As an investor with limited capital and a tough array of choices to make as far as what to invest in immediately, I did not opt to initiate a position on First American Financial (NYSE:FAF) when it was hovering at around $32.50. In hindsight, this is likely a mistake, because as of closing Wednesday, February 17th, a return would hover around a 11.66%. However, I do not think FAF has reached its price target yet, and still has a ways to go before it does. That being said, I will wait to try and initiate a position at a cheaper rate, because the stock will fluctuate over the next 2-3 months.
Post earnings, we've seen FAF make a huge jump, crossing its 50 day MA in a bullish manner, and approaching the 200 day before retreating from that resistance point today. This is not just because of the global macro and crude oil rebounding back above $31 today. The stock took earnings by storm in an unexpected way, beating both on EPS and revenue. Revenue was arguably more impressive, because the $50M they beat by compared to their estimated $5B last year is a large percentage of their annual sales. To boot, FAF also increased its dividend to $.26 per share, a 4% increase from 2015. Ex dividend date March 4th.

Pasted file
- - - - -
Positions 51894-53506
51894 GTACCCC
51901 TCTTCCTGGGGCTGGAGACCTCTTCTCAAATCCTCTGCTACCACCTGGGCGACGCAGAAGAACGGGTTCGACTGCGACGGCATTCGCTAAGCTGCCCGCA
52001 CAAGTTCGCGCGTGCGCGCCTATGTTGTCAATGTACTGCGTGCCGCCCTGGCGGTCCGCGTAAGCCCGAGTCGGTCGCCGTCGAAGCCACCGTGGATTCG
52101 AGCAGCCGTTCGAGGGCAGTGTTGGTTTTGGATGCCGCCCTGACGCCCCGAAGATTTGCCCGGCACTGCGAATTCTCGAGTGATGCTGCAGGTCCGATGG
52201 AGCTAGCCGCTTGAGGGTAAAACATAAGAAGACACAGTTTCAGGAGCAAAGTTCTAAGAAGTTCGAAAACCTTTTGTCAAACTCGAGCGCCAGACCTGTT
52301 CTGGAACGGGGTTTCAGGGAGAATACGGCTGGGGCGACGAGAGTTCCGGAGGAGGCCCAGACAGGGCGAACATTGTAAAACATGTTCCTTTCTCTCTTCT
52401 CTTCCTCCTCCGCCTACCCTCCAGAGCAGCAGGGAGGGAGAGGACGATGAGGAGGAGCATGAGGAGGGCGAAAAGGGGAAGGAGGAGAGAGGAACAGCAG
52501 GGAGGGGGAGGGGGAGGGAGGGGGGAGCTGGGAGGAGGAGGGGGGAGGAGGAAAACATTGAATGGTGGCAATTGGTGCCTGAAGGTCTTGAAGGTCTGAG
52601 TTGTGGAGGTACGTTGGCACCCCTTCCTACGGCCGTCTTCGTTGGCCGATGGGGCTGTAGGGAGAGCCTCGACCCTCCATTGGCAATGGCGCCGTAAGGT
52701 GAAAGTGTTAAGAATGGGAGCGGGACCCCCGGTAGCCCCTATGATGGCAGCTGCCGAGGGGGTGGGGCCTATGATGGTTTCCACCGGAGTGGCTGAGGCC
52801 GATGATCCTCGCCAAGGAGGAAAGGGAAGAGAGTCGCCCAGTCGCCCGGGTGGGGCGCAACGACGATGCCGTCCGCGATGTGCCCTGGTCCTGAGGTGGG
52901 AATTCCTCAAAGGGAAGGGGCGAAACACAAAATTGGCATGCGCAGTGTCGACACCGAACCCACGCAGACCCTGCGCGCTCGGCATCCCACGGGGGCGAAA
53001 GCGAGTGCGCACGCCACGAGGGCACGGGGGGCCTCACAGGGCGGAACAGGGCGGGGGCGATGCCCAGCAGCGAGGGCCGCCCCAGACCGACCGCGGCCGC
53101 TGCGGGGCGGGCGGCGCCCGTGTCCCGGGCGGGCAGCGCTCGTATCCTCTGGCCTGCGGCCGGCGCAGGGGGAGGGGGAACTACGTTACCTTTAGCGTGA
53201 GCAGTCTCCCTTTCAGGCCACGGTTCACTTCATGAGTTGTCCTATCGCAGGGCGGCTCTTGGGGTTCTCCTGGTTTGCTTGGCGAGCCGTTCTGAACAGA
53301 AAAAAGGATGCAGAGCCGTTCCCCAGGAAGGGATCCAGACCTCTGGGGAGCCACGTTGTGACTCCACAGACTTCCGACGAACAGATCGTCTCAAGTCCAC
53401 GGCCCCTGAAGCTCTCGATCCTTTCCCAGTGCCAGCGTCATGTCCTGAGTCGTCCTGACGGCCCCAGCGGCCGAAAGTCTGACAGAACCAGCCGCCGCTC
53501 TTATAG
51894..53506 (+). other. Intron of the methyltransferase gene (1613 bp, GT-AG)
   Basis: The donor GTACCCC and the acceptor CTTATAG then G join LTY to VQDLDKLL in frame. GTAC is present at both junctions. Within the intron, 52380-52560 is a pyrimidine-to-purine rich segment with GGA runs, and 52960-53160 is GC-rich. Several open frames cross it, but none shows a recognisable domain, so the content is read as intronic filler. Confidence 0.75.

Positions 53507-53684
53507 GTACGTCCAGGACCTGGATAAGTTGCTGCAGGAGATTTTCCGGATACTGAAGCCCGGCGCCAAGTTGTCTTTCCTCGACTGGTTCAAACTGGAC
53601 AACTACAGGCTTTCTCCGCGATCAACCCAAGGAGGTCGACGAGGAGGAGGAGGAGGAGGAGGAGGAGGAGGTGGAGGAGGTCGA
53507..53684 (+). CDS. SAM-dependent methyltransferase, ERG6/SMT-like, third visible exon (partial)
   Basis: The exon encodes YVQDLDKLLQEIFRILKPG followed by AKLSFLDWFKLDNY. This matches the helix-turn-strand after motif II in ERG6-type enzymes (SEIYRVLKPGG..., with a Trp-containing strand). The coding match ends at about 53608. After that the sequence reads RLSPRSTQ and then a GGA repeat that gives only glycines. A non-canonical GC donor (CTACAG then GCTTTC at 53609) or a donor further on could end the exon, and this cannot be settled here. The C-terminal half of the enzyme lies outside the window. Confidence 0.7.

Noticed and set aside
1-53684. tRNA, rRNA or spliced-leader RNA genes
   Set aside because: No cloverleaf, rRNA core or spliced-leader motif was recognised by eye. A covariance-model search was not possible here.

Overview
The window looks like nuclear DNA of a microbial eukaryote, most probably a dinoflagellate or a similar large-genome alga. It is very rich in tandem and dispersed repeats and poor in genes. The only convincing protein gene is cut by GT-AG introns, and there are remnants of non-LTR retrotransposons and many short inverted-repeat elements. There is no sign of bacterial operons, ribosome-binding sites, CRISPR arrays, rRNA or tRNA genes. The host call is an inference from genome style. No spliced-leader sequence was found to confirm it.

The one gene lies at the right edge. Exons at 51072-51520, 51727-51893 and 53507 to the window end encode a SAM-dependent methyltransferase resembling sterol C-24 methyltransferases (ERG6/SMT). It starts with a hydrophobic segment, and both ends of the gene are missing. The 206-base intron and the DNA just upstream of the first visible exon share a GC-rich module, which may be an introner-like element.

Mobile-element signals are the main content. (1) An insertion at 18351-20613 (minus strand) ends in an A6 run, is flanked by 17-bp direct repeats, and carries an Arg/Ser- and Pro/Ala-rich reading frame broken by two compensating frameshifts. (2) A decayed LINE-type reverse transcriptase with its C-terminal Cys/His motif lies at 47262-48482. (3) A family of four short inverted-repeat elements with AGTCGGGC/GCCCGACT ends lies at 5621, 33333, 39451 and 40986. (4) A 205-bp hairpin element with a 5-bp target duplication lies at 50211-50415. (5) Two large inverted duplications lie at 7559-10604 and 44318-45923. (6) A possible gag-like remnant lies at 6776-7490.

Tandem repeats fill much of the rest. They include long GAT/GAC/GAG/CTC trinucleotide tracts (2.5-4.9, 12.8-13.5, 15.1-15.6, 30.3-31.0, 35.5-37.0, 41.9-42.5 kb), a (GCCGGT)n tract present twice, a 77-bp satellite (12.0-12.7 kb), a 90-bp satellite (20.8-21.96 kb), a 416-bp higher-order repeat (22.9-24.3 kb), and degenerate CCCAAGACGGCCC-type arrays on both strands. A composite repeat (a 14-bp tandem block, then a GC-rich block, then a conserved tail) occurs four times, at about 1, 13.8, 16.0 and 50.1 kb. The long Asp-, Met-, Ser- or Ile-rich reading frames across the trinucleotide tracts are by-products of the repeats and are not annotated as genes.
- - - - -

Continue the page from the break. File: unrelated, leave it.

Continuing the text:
The primary explanation for doing so well? After a decrease in existing home sales in 2015 outlined in my previous article on FAF in December, the numbers for both existing and new home sales increased. FAF is a specialty insurance company and deals with both residential and commercial real estate insurance sales.
Wednesday the 17th harbored a great deal of telling housing information. If the consensus numbers of the housing market were below expected, policy makers and investors would both give even more credence to the thought that the U.S will join the rest of the developed world in a recession.